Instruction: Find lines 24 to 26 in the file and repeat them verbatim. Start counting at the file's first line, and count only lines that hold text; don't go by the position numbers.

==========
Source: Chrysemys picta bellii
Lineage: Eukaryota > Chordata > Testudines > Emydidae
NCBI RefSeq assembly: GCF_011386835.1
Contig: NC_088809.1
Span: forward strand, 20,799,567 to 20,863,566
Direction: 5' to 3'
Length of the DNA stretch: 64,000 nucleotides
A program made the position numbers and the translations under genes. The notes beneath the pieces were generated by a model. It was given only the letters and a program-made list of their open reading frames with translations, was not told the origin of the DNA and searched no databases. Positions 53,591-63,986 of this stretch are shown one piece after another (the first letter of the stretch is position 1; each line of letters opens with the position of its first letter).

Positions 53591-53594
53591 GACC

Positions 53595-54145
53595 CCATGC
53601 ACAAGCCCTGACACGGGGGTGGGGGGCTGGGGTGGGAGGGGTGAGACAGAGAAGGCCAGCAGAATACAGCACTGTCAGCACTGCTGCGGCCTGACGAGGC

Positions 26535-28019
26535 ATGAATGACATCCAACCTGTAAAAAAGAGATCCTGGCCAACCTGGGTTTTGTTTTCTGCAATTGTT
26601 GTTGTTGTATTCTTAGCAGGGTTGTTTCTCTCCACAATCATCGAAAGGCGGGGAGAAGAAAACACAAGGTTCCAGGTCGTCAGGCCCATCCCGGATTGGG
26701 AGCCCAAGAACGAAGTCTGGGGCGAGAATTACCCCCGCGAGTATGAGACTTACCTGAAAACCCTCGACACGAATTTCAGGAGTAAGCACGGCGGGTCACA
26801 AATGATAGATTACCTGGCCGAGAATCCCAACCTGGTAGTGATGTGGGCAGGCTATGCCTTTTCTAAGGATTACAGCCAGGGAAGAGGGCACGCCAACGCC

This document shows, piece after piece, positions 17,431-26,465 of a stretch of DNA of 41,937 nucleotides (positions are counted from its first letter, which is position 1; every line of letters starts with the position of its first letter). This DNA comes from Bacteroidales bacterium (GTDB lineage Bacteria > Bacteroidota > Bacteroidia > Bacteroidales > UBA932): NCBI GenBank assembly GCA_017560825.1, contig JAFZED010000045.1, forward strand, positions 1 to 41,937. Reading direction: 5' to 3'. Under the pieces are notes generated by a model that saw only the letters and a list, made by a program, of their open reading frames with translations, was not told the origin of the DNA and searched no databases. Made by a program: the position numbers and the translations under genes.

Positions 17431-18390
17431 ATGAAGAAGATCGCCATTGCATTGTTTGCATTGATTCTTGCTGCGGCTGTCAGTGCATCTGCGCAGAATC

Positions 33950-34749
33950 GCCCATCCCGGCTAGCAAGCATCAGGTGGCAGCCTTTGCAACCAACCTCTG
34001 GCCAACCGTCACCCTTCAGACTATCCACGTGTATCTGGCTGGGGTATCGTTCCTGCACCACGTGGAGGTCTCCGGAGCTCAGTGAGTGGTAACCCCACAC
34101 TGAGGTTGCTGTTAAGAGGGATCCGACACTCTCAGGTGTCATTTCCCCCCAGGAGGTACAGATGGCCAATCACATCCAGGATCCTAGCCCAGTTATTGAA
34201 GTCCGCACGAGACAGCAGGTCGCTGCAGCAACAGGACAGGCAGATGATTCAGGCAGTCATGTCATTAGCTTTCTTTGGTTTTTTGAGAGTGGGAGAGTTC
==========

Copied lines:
34001 GCCAACCGTCACCCTTCAGACTATCCACGTGTATCTGGCTGGGGTATCGTTCCTGCACCACGTGGAGGTCTCCGGAGCTCAGTGAGTGGTAACCCCACAC
34101 TGAGGTTGCTGTTAAGAGGGATCCGACACTCTCAGGTGTCATTTCCCCCCAGGAGGTACAGATGGCCAATCACATCCAGGATCCTAGCCCAGTTATTGAA
34201 GTCCGCACGAGACAGCAGGTCGCTGCAGCAACAGGACAGGCAGATGATTCAGGCAGTCATGTCATTAGCTTTCTTTGGTTTTTTGAGAGTGGGAGAGTTC